Garfield County foreclosures drop in ’07
Glenwood Springs correspondent
Aspen, CO Colorado
GARFIELD COUNTY ” Garfield County witnessed a slowdown of filed foreclosures during 2007 while the rest of Colorado, and much of the nation, saw dramatic increases.
But Garfield County public trustee Bob Slade said it wouldn’t surprise him if the foreclosures increased in numbers in 2008.
“I think our numbers will increase this year but it’s hard to tell,” he said. “The last time foreclosures were high statewide, (Garfield County’s) were low and then when the rest of the state pulled out of it we were a little behind.”
Garfield County recorded 81 filed foreclosures in 2007, down from 96 in 2006. The rest of the state saw a 40 percent increase from 2006 to 2007, up 11,400 filings and totaling 39,915, according to a report released Wednesday by the Colorado Division of Housing.
The report stated the statewide foreclosure rate was 1 for every 45 households. That figure was slightly down from 1 for every 58 households in 2006 statewide.
The highest foreclosure rates were found in the Denver metro area, Weld and Pueblo counties. Adams County had the highest foreclosure rate with one per every 23 households and Weld County had one per every 29 households.
Of the 81 filed foreclosures in Garfield County, Slade said that only 11 went through the foreclosure sale process, with five being redeemed by the owner. Of the remaining properties, 51 were withdrawn prior to the sale of the property by the owner, and nine filed in the fourth quarter of last year are still pending.
“Our numbers are completely opposite from the rest of the state,” Slade said. “We’ve been fortunate with the oil and gas industry; that’s kept things moving pretty well.”
Kathi Williams, co-chair of the Colorado Foreclosure Task Force and director of the Colorado Division of Housing, said the large increase in foreclosures along Colorado’s Front Range can be attributed to the “very high inventory of newly built homes.”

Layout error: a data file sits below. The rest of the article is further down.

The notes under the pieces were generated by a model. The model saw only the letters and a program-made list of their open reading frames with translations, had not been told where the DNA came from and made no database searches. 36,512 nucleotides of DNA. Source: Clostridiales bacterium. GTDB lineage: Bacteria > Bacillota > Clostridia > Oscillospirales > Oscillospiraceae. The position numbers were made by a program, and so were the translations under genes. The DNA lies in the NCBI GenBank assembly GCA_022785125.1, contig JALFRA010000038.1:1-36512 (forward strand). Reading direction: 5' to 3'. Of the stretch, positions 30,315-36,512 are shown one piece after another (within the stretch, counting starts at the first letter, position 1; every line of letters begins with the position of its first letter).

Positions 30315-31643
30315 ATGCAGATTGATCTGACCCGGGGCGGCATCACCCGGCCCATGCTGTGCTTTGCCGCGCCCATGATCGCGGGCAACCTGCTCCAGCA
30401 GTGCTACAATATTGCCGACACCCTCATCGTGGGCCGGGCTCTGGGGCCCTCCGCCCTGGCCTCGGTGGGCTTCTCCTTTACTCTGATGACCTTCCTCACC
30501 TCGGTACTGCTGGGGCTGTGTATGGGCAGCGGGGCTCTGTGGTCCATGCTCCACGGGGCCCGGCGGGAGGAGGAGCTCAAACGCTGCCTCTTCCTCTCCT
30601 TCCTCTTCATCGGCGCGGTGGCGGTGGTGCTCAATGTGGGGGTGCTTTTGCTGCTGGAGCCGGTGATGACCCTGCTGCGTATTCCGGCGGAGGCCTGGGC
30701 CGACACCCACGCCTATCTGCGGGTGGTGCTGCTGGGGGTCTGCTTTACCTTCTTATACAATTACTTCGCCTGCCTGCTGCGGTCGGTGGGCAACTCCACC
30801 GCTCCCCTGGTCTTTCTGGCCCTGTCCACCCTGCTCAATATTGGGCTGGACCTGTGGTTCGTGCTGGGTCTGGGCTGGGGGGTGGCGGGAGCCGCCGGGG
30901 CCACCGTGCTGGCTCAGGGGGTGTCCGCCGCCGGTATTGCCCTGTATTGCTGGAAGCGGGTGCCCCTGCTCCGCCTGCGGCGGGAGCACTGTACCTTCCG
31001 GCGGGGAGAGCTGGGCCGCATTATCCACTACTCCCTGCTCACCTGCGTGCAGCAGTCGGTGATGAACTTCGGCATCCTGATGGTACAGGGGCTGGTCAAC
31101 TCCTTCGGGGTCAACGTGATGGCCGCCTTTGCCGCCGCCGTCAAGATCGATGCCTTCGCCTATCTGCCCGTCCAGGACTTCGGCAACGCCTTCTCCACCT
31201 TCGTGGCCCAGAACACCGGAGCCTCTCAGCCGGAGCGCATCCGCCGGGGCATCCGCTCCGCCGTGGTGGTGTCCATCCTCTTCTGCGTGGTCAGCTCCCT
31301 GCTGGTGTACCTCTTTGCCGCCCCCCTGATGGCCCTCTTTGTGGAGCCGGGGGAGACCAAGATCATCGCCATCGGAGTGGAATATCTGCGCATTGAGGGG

“In many cases in the Denver area, someone who can’t make his payments simply can’t sell his house fast enough to avoid that final foreclosure sale,” Williams stated in a press release. “In a high-demand market like Durango or Vail, you don’t have that problem.”
Slade agreed that homes usually sell quickly enough with the high demand in Garfield County to keep properties from going through the foreclosure sale.
But Slade said he’s already opened 20 foreclosures since Jan. 1. That number is a little higher than the first quarter of 2006, where there were 18 filed foreclosures. But it’s the higher unpaid balances on the properties that caught his attention. Usually, Slade said, the unpaid principal balances on foreclosures are around $100,000.
“Now I’m seeing unpaid balances on properties around $300,000 and $400,000,” Slade said.
Since 2003, foreclosure filings statewide have increased 190 percent. According to the CDH, last year state trustees reported 25,320 foreclosure sales, up from 6,258 just five years earlier.
Slade said Garfield County’s strong housing market may give buyers a false sense of security when purchasing a home they can’t afford, because they think it will be easy to unload the property before they get into trouble.
“People don’t want to get too used to the strong market we have right now,” he said. “In the early ’80s, when the oil shale pulled out, we don’t want to see that again but it could if people keep banking on the increasing value of properties. The market could change at any time.”
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